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Notable Cigar Box Guitar Players

Blind Willie Johnson: His father made him a one-string cigar box guitar at the age of five. Young Willie learned to play melodies up and down that lonely string using a slide to fret the notes. This became essential training to his unique style of playing, for later on in life, he would incorporate the single string melodies on his six-string guitar. The best example of this is his phenomenal song "Dark Was The Night (Cold Was The Ground)"

Lightnin Hopkins: "So I went ahead and made me a guitar. I got me a cigar box, I cut me a round hole in the middle of it, take me a little piece of plank, nailed it onto that cigar box, and I got me some screen wire and I made me a bridge back there and raised it up high enough that it would sound inside that little box, and got me a tune out of it. I kept my tune and I played from then on." (from Guitar Player Magazine)

Charlie Christian: He made and played a cigar box guitar in his teen years from a manual class.

Carl Perkins: One of the greatest cigar box legends! His father made him a guitar from a cigar box broomstick and two pieces of baling wire. Perkins was seven at the time. He went on to be one of the greatest of all the rockabilly guitarists.

Jimi Hendrix: Whoa, check this one out... "Eight year old James Marshall Hendrix wanted so much to play the guitar to set his poems to music that he used a broom to strum out the rhythms in his head until he crafted a cigar box into his own guitar." (from Pittsburgh Post Gazette) Jimi's cigar box guitar had rubber bands wrapped around the box, serving as strings.

George Benson: Yes, that George Benson! The eight time Grammy winner started his career as 'Little

Georgie Benson, the Kid From Gilmore Alley,' playing a cigar box ukulele on street corners.

rRoy Clark: Roy Clark The great country guitarist and banjo player (and Hee-Haw host) first played an instrument his father made from a cigar box and ukulele neck with four strings.

Albert King: Albert made and played several 1-string cigar box guitars and diddley bows starting at the age of 6. He got his first real guitar 12 years later.

Hound Dog Taylor: The Dog first played piano, then cigar box guitar and then got a real guitar in his teens.

Robert Pete Williams: In 1934, 20 year old Williams taught himself how to play guitar by first building one out of a cigar box. His crude instrument had 5 copper strings. Williams was born in Zachary, Louisiana, the son of sharecropping parents. While he was a child, he worked the fields with his family; he never attended school. Williams didn't begin playing blues until his late teens, when he made himself a guitar out of a cigar box. Playing his homemade guitar, Williams began performing at local parties, dances, and fish fries at night while he worked during the day

Buddy Guy: In the video Buddy Guy with G.E. Smith and the Saturday Night Live Band -Real Deal, Buddy remembers the first time he met the blues...and the first guitar he played. Of course, it was made from a cigar box.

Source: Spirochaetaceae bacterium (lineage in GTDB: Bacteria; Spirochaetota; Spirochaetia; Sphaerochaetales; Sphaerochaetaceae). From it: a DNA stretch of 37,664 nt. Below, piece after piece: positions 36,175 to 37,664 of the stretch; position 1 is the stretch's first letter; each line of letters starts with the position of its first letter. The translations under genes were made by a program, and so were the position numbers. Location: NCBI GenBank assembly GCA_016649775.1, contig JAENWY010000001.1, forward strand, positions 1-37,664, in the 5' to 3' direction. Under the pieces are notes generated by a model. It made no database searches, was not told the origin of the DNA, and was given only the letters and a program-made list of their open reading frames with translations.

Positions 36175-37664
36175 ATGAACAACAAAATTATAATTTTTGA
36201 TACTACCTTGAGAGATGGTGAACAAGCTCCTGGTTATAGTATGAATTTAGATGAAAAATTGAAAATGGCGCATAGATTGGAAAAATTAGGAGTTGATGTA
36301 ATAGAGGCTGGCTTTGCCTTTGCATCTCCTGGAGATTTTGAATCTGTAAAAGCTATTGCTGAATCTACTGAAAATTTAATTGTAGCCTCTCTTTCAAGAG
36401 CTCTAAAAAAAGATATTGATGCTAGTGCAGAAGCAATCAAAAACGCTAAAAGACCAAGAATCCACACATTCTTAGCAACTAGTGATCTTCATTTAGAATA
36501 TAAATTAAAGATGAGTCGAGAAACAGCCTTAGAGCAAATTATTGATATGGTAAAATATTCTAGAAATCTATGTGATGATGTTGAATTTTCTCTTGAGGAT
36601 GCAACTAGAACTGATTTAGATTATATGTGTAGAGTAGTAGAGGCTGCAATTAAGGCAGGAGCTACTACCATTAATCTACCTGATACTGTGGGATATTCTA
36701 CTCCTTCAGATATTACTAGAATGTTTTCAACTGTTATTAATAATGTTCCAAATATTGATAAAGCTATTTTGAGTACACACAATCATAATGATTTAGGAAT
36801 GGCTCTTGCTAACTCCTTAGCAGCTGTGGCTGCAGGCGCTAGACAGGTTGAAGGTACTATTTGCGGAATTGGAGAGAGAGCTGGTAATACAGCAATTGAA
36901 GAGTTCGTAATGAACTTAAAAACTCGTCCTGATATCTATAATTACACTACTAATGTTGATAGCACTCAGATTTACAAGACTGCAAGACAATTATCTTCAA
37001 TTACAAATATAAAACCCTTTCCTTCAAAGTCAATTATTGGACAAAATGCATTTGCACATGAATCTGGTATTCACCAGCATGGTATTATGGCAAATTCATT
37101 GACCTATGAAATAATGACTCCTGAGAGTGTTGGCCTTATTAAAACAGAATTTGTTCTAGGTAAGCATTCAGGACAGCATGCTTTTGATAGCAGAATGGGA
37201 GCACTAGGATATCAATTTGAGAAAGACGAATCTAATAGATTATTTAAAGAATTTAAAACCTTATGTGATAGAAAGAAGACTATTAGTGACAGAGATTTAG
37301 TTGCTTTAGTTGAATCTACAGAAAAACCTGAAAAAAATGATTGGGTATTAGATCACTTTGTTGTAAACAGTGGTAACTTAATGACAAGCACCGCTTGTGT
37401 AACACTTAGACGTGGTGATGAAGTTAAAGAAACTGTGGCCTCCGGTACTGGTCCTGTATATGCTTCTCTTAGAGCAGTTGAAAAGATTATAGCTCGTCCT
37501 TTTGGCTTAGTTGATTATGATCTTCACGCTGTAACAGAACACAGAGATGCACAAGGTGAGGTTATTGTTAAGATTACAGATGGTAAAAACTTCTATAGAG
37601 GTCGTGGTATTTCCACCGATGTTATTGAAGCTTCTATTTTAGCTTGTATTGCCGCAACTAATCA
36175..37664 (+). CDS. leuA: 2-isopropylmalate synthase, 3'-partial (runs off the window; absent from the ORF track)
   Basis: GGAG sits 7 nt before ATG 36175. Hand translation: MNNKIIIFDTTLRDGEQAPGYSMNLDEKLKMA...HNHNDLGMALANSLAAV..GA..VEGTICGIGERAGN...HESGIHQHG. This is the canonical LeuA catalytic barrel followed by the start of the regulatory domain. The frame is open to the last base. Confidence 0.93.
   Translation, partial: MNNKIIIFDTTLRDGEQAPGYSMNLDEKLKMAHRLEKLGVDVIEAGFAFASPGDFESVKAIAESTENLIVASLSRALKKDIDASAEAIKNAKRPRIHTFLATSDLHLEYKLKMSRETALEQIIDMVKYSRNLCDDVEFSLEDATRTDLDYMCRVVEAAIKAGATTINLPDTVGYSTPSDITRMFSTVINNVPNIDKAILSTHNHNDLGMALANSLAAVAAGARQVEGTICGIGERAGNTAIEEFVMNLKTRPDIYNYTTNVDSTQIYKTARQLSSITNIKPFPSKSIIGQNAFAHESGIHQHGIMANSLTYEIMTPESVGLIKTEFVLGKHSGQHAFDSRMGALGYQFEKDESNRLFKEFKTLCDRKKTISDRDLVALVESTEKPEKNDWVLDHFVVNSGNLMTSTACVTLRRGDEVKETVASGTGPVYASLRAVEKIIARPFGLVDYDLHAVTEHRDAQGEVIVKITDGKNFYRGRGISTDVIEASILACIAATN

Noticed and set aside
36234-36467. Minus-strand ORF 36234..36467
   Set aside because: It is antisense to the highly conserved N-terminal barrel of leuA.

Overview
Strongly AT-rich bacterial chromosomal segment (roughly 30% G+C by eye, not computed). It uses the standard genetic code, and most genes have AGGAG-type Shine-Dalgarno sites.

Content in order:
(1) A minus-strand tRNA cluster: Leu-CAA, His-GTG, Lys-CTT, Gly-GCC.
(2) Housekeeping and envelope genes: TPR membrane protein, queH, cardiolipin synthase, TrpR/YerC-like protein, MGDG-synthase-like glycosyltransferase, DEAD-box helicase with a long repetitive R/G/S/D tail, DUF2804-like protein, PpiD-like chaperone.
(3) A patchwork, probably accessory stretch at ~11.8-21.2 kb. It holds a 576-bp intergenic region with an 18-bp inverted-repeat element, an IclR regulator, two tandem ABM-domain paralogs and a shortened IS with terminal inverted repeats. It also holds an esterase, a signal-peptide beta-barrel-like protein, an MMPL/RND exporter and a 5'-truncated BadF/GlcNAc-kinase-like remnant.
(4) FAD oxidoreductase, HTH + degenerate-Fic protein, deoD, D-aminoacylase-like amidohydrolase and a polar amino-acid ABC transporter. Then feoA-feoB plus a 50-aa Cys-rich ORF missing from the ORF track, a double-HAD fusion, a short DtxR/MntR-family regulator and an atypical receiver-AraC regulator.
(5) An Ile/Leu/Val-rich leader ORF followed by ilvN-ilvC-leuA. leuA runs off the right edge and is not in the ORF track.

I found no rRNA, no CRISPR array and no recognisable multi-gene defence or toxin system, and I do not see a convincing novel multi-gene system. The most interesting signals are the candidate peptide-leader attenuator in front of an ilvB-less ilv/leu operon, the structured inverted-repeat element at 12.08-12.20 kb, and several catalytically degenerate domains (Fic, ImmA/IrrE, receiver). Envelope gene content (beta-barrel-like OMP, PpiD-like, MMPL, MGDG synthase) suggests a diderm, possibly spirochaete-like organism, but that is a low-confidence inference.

Albert Collins: The Master of the Telecaster first started out on a down-home cigar box guitar. His second instrument was a guitar made by a local carpenter. Legend has it that he placed rattles from a rattlesnake inside to improve the sound.

Pee Wee Crayton: This R&B legend started out on cigar box guitar as a child in Austin, TX.

King Bennie Nawahi: The great Hawaiian virtuoso, King Benny played slack-key guitar, ukulele, steel guitar and a one-string cigar box fiddle.

Big Bill Broonzy: Young Bill Broonzy first played music on a corn stalk fiddle, eventually graduating to one made from a cigar box. He got so good at playing the instrument that the owner of the plantation he lived on invited him to play at picnics and dances.

Eddie Lang: Before he was old enough to attend school, Lang, a.k.a. 'the Father of Jazz guitar' was riffing on a cigar box guitar built by his father (who was a luthier by trade).

Louis Armstrong: Don't quote me on this one. I'm still checking out the sources, but Shane Speal has come across a bio on ol' Sachmo that said his first instrument was a cigar box guitar.

Josh White: In an e-mail to Shane Speals website, Dr. Tony Hymas gave him this story of folk icon, Josh

White:

I promoted a folk concert at Colorado State back in 1961 which featured Josh White and one of the first appearances of Josh White Jr. He and his son attended a small private party in my basement. After the concert, I remember him telling me that he too played a cigar box instrument as a kid.

(Editor's Note: Dr. Hymas is the curator of the National Cigar Museum)

Fenton Robinson: This bluesman built his first guitar out of a cigar box and wire at the age of 11. He learned to play by listening to music from jukeboxes and radio shows such as the King Biscuit Flour Hour.

Sleepy John Estes: Learned to play on a home made cigar box guitar.

Scrapper Blackwell: Blackwell, a pre-war bluesman, built his first guitar using wire and wood and a cigar box.

Scott Dunbar: Fat Possum recording artist, Dunbar first built an instrument when he was eight from a cigar box, broom stick and cigar box.

This Bio information has been researched and written by Shane Speal, curator of the National Cigar box guitar museum. Without his dedication and long hours of research this history would not be available. This website owes a debt of gratitude to him for his contribution. Thanks Shane!